To read the full article click here.

Louv, Richard. 2014 Sept 22. Want Your Kids to Get into Harvard? Tell ‘Em To Go Outside. Children & Nature Network: The New Nature Movement. http://blog.childrenandnature.org/

 

Green Schools National Conference to be held in Virginia Beach, March 4-7, 2015

GSNC2015The Green Schools National Conference brings together experts and stakeholders to influence sustainability throughout K-12 schools and school districts.  Colleagues who share their passion and offer their own green schools experiences are put together in a true collaborative event with thought leaders and early adopters of green school best practices.   Attendees are passionate about transforming schools and the way they operate.  The annual conference is designed to allow attendees to learn about creative strategies for success and to take home real-life tools that can transform schools.

The 2015 conference will take place in Virginia Beach, VA, March 4-7, 2015. To learn more about and register for this conference visit: https://greenschoolsnationalnetwork.org/conference/

InterfaceSouth’s Kids in the Woods Updates

InterfaceSouth has partnered with the University of Florida’s School of Forest Resources and Conservation, Alachua County School District’s Westwood Middle School and Camp Crystal Lake, the City of Gainesville Kids in the Woods logo final IS verticalParks, Recreation and Cultural Affairs, and the Alachua County Environmental Protection Department to develop a “Kids in the Woods” project at Westwood Middle School in Gainesville, Florida.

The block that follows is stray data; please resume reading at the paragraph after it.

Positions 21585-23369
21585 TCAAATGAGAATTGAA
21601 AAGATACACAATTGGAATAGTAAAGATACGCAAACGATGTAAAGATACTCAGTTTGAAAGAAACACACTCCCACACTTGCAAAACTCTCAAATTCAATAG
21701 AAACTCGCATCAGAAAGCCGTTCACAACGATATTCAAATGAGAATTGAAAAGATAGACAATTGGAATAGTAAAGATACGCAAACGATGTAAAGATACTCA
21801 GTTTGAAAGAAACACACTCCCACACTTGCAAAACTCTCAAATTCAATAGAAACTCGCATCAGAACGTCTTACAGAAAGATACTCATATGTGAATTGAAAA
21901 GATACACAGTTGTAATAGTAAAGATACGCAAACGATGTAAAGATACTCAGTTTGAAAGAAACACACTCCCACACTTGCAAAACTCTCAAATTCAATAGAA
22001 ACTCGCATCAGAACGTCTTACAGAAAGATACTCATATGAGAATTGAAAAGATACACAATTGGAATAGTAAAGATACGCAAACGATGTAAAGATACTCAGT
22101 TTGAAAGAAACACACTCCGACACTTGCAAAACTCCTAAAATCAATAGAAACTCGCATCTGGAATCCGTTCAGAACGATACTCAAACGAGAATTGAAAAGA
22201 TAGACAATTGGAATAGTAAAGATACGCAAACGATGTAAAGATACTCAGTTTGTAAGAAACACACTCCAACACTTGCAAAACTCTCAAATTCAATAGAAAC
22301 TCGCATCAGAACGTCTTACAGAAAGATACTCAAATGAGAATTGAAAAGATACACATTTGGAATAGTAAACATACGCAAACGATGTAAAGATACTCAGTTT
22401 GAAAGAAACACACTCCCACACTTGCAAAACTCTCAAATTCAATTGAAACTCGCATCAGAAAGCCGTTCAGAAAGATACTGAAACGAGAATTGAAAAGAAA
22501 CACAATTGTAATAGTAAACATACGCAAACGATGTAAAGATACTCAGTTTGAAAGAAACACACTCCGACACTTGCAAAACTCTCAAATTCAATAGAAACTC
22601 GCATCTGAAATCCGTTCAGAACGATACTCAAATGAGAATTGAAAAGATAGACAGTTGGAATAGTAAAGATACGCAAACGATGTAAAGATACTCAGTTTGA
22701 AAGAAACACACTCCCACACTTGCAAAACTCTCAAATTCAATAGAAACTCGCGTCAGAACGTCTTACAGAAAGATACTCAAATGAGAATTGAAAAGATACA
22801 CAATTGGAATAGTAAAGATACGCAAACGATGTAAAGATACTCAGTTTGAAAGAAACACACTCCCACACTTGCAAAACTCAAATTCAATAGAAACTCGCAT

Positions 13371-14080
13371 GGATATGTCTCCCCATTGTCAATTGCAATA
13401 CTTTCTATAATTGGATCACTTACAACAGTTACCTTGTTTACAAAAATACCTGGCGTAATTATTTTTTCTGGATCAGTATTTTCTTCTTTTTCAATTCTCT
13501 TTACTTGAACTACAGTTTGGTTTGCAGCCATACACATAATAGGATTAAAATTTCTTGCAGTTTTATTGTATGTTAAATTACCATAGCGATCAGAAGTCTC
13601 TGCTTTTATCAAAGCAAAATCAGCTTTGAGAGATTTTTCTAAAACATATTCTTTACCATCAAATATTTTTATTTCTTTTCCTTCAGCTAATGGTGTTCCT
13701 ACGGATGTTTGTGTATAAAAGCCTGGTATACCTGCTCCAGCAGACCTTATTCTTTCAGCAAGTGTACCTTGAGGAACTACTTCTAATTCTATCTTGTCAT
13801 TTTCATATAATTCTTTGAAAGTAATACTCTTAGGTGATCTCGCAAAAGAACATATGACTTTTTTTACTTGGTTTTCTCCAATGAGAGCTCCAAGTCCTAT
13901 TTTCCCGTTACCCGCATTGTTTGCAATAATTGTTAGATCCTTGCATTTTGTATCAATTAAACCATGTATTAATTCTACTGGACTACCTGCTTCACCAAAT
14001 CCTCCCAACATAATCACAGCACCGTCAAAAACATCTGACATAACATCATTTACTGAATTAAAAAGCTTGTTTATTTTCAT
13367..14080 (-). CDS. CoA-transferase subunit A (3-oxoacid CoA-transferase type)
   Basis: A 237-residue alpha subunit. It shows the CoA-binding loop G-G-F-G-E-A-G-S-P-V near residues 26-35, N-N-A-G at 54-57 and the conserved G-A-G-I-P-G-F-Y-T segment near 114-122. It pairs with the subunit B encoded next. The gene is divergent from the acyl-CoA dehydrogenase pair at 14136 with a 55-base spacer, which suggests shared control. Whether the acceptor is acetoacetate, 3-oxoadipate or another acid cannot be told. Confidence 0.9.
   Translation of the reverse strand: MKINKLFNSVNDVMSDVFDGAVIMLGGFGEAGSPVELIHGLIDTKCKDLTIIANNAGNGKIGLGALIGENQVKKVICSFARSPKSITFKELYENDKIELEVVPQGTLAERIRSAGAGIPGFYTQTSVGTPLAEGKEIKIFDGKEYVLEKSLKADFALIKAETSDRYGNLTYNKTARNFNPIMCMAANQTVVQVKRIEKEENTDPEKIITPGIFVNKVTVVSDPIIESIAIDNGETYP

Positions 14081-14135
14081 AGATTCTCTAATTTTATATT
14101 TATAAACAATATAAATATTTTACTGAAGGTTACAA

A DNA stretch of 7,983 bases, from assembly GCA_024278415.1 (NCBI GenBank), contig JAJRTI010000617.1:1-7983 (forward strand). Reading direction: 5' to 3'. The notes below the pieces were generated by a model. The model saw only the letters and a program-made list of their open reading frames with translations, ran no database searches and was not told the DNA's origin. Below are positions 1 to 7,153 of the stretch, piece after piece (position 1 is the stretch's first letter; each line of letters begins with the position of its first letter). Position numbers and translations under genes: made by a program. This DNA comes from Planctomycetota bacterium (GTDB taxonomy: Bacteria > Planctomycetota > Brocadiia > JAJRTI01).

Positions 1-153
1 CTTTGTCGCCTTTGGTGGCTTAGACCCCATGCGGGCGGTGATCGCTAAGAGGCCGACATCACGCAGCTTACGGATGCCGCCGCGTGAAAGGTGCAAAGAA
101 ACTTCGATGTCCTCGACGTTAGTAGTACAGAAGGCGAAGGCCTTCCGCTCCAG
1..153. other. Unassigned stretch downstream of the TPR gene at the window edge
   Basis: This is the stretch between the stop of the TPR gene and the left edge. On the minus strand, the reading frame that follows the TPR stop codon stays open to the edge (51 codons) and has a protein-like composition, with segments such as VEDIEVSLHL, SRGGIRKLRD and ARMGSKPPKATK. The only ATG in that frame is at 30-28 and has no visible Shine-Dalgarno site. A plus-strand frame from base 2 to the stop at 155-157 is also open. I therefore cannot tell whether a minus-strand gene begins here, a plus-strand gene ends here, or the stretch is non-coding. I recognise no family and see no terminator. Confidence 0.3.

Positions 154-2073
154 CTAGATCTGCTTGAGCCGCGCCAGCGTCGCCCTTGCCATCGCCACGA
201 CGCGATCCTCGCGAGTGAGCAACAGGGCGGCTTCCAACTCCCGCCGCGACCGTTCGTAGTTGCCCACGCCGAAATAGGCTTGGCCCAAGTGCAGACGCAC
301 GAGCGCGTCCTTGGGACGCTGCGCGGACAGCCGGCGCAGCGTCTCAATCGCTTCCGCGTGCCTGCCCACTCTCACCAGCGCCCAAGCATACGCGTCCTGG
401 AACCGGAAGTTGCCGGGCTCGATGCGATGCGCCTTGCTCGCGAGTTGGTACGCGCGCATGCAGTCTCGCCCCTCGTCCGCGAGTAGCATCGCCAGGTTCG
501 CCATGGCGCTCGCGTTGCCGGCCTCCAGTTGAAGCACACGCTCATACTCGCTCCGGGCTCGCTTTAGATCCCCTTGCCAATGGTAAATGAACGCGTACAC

Some of the main objectives of the project are for students to become more aware and connected to their local environment and exposed to careers in science and natural resources, as well as increased teacher participation in providing outdoor learning experiences for students. Click here to visit our new site dedicated to this project and other related InterfaceSouth activities.

Loblolly Woods Helps Teach Young Scientists

004 By
Staff writer
The Gainesville Sun
Published: Tuesday, October 29, 2013
 
More Gainesville students are walking in the woods this year, thanks in part to a nearly $14,000 grant from the U.S. Forest Service.

Westwood Middle School sixth-graders are spending this school year collecting data on wildlife and the environment in Loblolly Woods alongside scientists and teachers.

“There are a lot of benefits,” said Annie Hermansen-Baez, a scientist with the U.S. Forest Service. Students get out of the classroom and experience the woods that are right in their own backyard.

The entire sixth-grade class at Westwood is working in Loblolly Woods, which adjoins the school.

The project is funded through the U.S. Forest Service’s More Kids in the Woods initiative, and was the project funded in Florida this year.

More Kids in the Woods seeks to connect children with the outdoors. This year, the Forest Service selected about 30 projects with that goal for funding.